This issue addresses several kinds of non-reactive and reactive processes in the aim to predict the microstructure of polymers and its link with processing conditions and in particular the study of melting and sintering of powders, crystallization of molten polymers and gelation of reactive thermosets mixtures.
We first are involved in the crystallization of confined polymers and the occurrence of Rigid Amorphous phase being showed to be detrimental for the barrier properties of semi-crystalline polymers.
SEM observations of PLA spherulites and schematization of Rigid Amorphous Phase.
In link with the use of new aromatic polymers for composites materials with thermoplastic matrices (for example PEKK), we are also interested in the mechanisms and kinetics of crystallization from the melt, since those later are linked to the mechanical properties of polymers.
Differential scanning calorimetry thermograms of neat poly(ether ketone ketone) crystallized from the melt at 200°C with understanding of crystallization mechanism (a) and Time-temperature-transformation diagram of the relative crystallinity of poly(ether ketone ketone) crystallized from the melt.
In the specific case of high pressure or laser sintering (an additive manufacturing process where parts are build layer by layer) of polymer particles, the densification and air trapping triggers the final mechanical performances. The issue of particle sintering and macromolecular diffusion at interfaces is for example studied by rheology. Researches are carried out to predict the thermal behaviour, basing on C-NEM modeling.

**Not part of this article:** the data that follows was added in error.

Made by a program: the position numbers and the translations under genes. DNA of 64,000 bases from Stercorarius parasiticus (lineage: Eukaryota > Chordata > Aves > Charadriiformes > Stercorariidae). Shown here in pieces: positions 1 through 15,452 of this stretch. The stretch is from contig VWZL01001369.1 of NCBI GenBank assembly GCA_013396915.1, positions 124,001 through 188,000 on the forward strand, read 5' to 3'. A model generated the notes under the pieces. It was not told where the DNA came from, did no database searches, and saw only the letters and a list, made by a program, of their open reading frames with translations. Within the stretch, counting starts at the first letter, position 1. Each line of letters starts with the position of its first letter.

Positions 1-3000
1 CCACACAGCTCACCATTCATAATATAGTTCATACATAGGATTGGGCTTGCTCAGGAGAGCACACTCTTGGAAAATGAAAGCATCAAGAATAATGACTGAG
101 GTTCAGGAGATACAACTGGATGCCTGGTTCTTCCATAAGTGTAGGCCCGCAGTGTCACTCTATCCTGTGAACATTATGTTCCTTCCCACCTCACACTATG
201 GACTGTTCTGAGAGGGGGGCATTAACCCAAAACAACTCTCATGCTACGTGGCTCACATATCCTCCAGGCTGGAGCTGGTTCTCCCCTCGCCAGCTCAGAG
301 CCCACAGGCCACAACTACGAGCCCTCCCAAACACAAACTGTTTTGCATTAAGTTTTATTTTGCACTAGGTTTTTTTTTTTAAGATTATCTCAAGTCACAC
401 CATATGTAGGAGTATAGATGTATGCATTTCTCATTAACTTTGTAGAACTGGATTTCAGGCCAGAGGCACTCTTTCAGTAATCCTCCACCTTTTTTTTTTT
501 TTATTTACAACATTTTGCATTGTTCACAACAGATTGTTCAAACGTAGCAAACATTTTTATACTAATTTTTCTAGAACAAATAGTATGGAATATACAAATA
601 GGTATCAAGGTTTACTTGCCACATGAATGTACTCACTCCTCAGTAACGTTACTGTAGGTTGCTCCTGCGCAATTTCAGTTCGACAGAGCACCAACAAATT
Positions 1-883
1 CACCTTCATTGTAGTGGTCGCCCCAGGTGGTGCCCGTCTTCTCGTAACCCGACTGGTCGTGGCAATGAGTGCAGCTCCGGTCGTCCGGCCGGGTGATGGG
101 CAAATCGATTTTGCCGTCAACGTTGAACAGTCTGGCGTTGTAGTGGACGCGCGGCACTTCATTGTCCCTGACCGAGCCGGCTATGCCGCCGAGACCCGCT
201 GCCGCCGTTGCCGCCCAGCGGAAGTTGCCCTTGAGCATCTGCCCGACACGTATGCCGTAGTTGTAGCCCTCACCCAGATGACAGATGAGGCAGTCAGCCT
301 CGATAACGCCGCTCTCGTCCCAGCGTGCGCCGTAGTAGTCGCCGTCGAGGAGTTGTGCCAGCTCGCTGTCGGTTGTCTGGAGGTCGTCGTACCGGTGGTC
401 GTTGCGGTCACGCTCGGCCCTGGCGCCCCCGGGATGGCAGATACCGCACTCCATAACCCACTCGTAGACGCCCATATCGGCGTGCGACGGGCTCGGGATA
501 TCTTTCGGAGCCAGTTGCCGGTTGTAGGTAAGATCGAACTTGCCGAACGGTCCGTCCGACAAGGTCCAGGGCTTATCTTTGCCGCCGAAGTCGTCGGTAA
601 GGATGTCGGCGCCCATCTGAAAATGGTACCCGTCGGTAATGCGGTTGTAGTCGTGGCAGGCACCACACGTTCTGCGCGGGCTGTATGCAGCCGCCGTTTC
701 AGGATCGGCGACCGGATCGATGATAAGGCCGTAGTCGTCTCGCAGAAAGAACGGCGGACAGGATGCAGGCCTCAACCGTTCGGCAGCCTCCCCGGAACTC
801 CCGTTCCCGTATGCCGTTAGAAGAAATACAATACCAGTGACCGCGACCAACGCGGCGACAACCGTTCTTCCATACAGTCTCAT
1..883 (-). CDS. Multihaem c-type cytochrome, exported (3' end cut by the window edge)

Sintering of 20 µm particles (left) and C-NEM simulation of temperature profile in a PEEK particle after laser exposure (5 W at 0,5 m s-1).
Very recently, we also tried to enlarge our investigations on the polymeric blends with taking into account the phenomena of interfacial tension, and miscibility which requires the implementation of new numerical methods.
Sintering of PVDF/PMMA blend.
In the case of reactive processes for manufacturing thermosets, we also implement modeling approaches to address the challenge of the coupling between rheology, thermal behavior and kinetics of polymerization.
SPH (Smoothed Particle Hydrodynamics) simulation of reactive rotomoulding.
Last, flow instabilities are known to appear in many polymer-processing operations. These instabilities can be the result of inertial or capillary forces and are influenced by the viscoelastic properties of the polymeric fluids. The animated image shows the time-evolution of the stretching of an aqueous of 1000 ppm high molecular weight polymer, PEO (polyethylene oxide). The final drop diameter is approximately 300 micrometers.
Viscoelastic instabilities of PEO solutions